According to an article in Scientific American, entitled “5 Years After: Portugal’s Drug Decriminalization Policy Shows Results,” by Brian Vastage, “the number of deaths from street drug overdoses dropped from around 400 to 290 annually, and the number of new HIV cases caused by using dirty needles to inject heroin, cocaine and other illegal substances plummeted from nearly 1,400 in 2000 to about 400 in 2006.” In another article, published in Time Magazine, titled “Drugs in Portugal: Did Decriminalization Work?” the author, Maia Szalavitz, states that “the number of people seeking treatment for drug addiction more than doubled”. These are astounding results, making the way Portugal has handled their drug problem a model for other countries to follow.
Not everyone agrees that decriminalizing drugs is the right move. Joseph A Califano, Jr. argues in his article, “Should drugs be decriminalized? No,” “Vigorous and intelligent enforcement of criminal law makes drugs harder to get and more expensive“. This statement is true, but the problem is that when the price of illegal drugs goes up so does the amount of drug dealers. Higher prices for consumers makes dealing drugs seem worth the risk, and violence increases as drug traffickers become desperate to push their product. Also, drugs are only harder to get for a short period of time. It doesn’t take long for the flow of drugs to adjust. I see evidence of this even in the small town I have grown up in.
Other critics say that decriminalizing drugs would cause a massive surge in drug use. But as the Portugal example shows, what happened was just the opposite. Many addicts want to get help but are afraid of going to jail. If we decriminalize drug use, it would eliminate that fear and many addicts would be more willing to come forward.
America continues to allow free use of tobacco and alcohol, yet criminalize the use of less harmful drugs such as ecstasy, cannabis and LSD. You don’t have to look far to find statistics on the harmful effects of tobacco and according to an article written by Kristy LeAnn Morgan, entitled “ The Effects of Alcohol on Society,” “There are approximately 75,000 deaths a year in the U.S. as a result of alcohol abuse”. I have yet to find proof of any deaths caused by marijuana use. It really makes no sense to prohibit the use of one set of drugs, but let the use of other more harmful drugs go on. Prohibition did not work to stop the use of alcohol, and it is not working to stop the use of other drugs either.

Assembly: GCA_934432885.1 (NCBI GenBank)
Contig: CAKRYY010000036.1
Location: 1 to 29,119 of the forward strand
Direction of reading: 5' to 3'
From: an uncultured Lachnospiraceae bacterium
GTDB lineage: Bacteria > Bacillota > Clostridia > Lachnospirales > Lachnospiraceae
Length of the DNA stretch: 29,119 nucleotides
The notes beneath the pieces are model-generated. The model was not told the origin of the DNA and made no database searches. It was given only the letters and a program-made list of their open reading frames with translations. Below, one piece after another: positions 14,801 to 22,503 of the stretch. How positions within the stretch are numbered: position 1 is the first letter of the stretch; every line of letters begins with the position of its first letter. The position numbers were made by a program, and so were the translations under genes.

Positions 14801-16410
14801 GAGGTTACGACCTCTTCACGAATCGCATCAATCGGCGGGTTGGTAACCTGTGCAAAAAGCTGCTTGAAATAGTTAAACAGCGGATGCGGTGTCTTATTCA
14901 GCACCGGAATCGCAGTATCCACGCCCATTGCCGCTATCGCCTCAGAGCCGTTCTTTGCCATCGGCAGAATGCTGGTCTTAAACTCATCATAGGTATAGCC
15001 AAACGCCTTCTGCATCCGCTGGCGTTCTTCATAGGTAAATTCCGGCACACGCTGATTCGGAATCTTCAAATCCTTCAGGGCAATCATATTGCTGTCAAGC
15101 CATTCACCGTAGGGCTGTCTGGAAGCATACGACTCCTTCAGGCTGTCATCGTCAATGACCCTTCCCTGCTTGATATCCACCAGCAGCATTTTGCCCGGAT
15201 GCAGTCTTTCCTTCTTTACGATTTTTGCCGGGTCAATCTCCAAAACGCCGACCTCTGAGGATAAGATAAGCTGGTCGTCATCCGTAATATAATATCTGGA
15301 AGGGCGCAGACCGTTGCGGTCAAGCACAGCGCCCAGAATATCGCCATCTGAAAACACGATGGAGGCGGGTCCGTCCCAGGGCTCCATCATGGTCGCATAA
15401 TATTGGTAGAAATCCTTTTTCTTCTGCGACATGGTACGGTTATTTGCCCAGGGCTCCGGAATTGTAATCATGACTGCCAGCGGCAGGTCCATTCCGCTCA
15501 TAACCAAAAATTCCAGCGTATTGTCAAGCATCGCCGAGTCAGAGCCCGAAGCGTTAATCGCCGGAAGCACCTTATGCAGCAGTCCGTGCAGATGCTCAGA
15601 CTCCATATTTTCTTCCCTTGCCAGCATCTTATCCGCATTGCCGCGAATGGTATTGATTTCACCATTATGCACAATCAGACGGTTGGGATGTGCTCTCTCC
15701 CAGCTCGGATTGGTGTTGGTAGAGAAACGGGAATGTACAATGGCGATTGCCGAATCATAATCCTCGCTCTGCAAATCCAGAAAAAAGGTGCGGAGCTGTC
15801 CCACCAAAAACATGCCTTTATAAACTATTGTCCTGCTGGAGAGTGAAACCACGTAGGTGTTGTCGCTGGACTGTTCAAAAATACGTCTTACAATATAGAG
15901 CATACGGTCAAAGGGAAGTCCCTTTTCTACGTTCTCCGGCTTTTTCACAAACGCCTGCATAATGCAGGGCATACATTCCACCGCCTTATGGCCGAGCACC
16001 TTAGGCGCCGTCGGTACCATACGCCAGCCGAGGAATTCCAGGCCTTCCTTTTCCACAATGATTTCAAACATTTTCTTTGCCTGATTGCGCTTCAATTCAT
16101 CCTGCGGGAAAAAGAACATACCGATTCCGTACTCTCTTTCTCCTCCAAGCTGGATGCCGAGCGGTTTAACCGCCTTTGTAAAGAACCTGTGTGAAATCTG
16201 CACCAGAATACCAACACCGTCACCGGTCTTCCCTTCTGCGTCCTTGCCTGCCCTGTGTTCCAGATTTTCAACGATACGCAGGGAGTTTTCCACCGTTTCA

The decriminalization of drugs is a provocative issue that incites a lot of passion for both those who are in favor of it and those who are against; it is difficult for many people to have a cool and rational discussion of the matter. For this reason alone, it is a very complicated issue that will not be solved overnight. The best hope for achieving a real dialogue on America’s handling of its drug problem will be to shift the general public’s focus from the moral implications of drug use itself to the common sense of how we handle the resulting punishment. This is why decriminalization is a much more pragmatic approach than legalization, and one that is much more achievable.
Bottom line is that no matter what, there will always be drugs in this world, but how we handle it can be improved. The war on drugs does not have to mean war on victims of drug use. It is simply too costly, both monetarily and sociologically, to continue down the cruel and oppressive road this “war” has taken America down. Decriminalization is the best answer to help curb America’s drug problems.